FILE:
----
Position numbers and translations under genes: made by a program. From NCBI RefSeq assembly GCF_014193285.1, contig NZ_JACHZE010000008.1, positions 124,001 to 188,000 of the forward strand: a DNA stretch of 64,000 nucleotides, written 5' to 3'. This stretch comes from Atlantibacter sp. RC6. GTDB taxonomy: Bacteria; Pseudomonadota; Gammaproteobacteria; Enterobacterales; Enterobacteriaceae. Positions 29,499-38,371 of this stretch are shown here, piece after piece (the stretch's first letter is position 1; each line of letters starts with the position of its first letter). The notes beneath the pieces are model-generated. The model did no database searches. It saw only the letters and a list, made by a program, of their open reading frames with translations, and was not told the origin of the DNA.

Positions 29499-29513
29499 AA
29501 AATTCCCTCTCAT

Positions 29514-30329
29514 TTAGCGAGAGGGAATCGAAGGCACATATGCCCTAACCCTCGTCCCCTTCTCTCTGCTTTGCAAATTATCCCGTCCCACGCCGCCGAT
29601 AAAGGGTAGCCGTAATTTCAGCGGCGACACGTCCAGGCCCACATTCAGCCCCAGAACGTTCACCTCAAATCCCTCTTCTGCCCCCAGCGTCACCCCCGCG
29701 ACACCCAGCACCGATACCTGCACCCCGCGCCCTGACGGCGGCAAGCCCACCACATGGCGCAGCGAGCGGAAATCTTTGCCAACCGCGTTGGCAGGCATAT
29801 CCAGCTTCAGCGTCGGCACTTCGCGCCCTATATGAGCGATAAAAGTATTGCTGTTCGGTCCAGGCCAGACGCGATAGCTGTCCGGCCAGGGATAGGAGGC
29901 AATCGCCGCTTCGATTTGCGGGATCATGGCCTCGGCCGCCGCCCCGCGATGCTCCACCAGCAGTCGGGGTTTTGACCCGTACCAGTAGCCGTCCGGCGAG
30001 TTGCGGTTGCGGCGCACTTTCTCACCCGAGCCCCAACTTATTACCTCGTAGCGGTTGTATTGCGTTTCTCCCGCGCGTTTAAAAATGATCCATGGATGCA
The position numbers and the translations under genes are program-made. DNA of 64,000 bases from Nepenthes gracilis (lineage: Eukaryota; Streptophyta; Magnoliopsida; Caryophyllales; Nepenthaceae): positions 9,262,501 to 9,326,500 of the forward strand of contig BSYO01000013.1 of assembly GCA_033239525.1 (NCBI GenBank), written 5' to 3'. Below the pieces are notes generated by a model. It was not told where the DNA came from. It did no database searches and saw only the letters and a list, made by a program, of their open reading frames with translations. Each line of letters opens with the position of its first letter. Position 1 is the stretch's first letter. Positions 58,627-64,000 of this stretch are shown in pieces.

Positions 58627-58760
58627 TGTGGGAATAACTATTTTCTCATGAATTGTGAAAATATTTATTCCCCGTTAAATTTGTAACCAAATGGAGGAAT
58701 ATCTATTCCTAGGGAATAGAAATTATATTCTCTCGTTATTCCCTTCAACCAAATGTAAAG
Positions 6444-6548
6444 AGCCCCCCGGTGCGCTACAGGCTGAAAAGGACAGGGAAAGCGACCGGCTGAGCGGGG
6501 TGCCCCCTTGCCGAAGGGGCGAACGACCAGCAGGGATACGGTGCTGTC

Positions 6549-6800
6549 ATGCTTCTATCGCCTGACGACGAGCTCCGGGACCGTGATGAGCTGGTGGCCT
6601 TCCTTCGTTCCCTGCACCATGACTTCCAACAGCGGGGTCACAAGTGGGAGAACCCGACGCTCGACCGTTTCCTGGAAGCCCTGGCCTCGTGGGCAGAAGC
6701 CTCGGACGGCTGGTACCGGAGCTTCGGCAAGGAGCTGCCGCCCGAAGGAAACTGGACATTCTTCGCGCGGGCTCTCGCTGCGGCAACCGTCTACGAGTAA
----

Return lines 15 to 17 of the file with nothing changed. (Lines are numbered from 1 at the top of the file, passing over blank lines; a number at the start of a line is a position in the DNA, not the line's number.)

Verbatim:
58701 ATCTATTCCTAGGGAATAGAAATTATATTCTCTCGTTATTCCCTTCAACCAAATGTAAAG
Positions 6444-6548
6444 AGCCCCCCGGTGCGCTACAGGCTGAAAAGGACAGGGAAAGCGACCGGCTGAGCGGGG